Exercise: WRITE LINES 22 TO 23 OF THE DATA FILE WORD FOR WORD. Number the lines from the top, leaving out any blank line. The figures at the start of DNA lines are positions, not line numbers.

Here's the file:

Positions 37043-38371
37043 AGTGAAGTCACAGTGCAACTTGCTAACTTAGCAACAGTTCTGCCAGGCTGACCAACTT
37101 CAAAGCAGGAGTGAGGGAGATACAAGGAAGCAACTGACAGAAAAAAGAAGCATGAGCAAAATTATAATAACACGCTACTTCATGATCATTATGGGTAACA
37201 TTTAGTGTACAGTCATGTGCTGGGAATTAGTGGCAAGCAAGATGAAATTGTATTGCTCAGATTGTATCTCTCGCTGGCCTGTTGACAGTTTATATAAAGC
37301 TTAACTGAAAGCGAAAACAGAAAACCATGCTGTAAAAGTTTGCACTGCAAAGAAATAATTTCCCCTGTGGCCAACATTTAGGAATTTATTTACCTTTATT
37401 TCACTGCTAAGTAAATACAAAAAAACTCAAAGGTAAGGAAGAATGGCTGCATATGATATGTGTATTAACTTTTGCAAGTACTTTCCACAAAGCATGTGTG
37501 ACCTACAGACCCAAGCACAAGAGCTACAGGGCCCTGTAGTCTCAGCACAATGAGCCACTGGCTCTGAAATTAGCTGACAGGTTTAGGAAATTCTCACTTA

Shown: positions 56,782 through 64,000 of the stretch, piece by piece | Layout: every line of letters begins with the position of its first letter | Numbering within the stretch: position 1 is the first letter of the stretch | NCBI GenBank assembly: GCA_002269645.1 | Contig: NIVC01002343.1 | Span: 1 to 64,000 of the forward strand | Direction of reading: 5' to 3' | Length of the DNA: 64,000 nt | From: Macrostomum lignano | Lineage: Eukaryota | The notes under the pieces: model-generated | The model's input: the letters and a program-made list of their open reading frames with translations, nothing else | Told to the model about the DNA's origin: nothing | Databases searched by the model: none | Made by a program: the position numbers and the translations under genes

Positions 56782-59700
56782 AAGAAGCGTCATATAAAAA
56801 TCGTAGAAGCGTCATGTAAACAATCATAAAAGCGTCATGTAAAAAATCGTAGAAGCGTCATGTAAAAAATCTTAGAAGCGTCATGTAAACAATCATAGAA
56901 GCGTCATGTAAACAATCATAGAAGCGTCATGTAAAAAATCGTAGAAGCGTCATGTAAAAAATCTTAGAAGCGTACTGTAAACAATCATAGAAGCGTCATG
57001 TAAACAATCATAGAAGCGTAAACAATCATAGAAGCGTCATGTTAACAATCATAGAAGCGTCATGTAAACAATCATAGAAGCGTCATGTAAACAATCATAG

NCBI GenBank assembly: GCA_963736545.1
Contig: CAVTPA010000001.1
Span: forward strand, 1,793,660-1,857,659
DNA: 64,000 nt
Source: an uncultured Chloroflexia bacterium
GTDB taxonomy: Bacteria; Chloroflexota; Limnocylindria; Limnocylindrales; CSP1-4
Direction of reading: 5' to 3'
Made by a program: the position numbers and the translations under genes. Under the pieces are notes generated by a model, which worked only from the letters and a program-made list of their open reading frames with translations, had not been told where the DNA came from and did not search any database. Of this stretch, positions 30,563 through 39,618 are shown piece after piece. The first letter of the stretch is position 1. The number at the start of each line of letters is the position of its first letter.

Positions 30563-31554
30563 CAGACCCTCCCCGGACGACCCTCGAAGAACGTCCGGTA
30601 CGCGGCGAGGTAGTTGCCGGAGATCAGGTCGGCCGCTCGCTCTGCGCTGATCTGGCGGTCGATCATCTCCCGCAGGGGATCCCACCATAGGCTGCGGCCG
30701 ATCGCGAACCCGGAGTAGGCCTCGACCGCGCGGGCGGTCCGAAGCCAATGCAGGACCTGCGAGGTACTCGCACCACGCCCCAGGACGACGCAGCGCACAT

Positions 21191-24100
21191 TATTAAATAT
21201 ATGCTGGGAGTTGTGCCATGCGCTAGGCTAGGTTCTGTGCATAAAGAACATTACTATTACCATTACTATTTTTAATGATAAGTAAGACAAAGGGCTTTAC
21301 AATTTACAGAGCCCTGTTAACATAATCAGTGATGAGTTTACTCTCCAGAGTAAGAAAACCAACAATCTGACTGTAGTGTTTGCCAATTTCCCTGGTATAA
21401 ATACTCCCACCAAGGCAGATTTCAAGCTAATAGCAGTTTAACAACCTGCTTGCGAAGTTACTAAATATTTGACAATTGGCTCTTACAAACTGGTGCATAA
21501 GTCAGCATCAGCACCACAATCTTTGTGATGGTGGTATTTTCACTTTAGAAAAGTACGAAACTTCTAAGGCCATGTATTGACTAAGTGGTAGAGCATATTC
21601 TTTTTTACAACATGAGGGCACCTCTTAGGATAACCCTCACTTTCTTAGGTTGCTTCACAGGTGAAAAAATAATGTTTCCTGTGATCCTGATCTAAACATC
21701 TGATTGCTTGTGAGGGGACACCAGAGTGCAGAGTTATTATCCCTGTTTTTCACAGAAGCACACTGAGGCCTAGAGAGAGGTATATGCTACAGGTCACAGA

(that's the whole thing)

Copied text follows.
Positions 30563-31554
30563 CAGACCCTCCCCGGACGACCCTCGAAGAACGTCCGGTA